9th Biennial Conference on Baroque Music


Vivaldi's Harmony and the Paradox of Historical Recognition

Bella Brover-Lubovsky

A common trend in Vivaldi's research has been to portray him as a forerunner of future stylistic innovations, rather than to recognize the strength of his affinity with a tradition of the past. Indeed, certain properties of Vivaldi’s concerto style, such as its elevated dramatic pathos, crystallized structural idiom, virtuoso interpretation of instruments, and bold thematic and textural contrasts had been adopted and intensively developed by generations of musicians in the course of the eighteenth century. Nevertheless, he had been unmercifully forgotten even during his life- time. Vivaldi's death in Vienna, the heart of the new emerging instrumental style, was almost entirely unnoticed by musical circles. What were the reasons for the decline of Vivaldi's popularity and such a flagrant oblivion of the once "famous Venetian"?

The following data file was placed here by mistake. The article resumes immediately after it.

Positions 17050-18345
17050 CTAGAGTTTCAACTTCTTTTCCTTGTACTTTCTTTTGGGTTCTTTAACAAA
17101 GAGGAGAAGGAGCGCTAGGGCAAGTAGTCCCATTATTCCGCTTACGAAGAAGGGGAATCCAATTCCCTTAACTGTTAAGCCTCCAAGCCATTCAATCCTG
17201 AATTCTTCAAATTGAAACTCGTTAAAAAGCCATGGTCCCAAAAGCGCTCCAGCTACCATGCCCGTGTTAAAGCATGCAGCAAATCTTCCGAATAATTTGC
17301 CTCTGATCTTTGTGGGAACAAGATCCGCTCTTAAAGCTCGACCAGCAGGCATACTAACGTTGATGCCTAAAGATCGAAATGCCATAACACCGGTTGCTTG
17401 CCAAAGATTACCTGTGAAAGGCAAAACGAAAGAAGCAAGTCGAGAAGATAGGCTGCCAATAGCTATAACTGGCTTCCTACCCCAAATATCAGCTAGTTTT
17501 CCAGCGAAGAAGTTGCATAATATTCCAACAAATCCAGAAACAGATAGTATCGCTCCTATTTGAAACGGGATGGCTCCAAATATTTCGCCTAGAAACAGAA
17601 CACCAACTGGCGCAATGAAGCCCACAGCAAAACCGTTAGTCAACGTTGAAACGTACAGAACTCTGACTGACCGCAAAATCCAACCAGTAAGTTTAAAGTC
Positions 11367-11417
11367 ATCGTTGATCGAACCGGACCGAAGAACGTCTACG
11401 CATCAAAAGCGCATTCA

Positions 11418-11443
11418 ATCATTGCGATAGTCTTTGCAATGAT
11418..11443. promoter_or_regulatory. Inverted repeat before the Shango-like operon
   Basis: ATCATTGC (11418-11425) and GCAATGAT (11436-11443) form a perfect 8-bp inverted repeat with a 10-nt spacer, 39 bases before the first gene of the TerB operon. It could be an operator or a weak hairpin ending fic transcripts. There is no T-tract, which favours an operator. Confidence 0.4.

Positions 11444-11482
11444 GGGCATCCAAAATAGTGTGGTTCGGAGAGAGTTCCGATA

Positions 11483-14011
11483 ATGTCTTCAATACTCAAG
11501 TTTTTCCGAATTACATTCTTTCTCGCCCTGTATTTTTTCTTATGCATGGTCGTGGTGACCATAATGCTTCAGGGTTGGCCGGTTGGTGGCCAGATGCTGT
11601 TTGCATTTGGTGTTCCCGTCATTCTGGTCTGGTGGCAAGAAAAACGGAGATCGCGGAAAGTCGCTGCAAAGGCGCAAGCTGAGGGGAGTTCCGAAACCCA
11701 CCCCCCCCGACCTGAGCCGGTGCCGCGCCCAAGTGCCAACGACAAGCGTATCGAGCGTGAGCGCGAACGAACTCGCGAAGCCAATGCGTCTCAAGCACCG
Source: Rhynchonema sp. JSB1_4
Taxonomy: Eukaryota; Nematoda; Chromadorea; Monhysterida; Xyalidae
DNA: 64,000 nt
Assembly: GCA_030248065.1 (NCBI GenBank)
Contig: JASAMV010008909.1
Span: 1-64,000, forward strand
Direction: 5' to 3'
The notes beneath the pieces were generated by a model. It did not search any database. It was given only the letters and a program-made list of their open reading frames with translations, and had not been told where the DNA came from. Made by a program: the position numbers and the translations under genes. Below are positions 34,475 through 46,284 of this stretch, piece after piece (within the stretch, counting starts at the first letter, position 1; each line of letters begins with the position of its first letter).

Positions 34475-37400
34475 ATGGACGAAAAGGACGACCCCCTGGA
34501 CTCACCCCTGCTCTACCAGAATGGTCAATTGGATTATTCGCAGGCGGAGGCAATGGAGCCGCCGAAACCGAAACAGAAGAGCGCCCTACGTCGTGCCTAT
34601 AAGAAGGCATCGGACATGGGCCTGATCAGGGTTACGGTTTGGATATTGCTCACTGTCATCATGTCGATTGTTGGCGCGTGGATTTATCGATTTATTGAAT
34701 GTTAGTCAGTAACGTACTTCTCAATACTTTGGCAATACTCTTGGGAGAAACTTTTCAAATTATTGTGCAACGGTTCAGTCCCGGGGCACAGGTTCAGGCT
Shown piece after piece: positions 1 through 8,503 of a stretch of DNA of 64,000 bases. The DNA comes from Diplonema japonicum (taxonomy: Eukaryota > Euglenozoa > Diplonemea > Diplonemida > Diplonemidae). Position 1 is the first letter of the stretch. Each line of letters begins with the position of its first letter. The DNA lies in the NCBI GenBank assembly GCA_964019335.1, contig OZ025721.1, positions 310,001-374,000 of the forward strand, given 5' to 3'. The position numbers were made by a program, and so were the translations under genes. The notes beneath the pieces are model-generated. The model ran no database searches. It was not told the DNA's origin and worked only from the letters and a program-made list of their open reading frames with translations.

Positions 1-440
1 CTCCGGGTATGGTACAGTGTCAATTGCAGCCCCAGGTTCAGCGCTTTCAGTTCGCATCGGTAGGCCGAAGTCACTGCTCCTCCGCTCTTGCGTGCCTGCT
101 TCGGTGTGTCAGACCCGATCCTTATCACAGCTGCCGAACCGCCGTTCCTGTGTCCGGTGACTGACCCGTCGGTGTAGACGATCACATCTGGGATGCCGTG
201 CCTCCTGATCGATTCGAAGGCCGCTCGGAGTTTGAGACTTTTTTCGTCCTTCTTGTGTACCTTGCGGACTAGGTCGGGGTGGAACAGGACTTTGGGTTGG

An analysis of Vivaldi's harmonic language could clarify this question to a considerable extent. In recent research it has been described as sheerly forward-looking and advanced. Leading Vivaldian scholars have noted “the strength of tonal feeling in the modern sense of major-minor” (M. Pincherle), and “novelty and unprecedented directness" of his harmony (M. Talbot).

On the other hand, Vivaldi’s younger contemporaries totally rejected his harmonic style because of its "wildness and irregularity" (J. Hawkins), "poor handling of basses" (C. Goldoni), " and the "extreme of unnatural modulations" (Ch. Avison).

Thus, Vivaldi's harmonic ideolect requires to be discussed in special terms. It combines and closely interweaves elements of the modern tonal concept with former modal pitch organization.

The paper will concentrate on the curious links between pretonal harmonic thinking and the major-minor tonality in the entire corpus of Vivaldi's concertos.

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Last updated on 3 April 2000 by Yo Tomita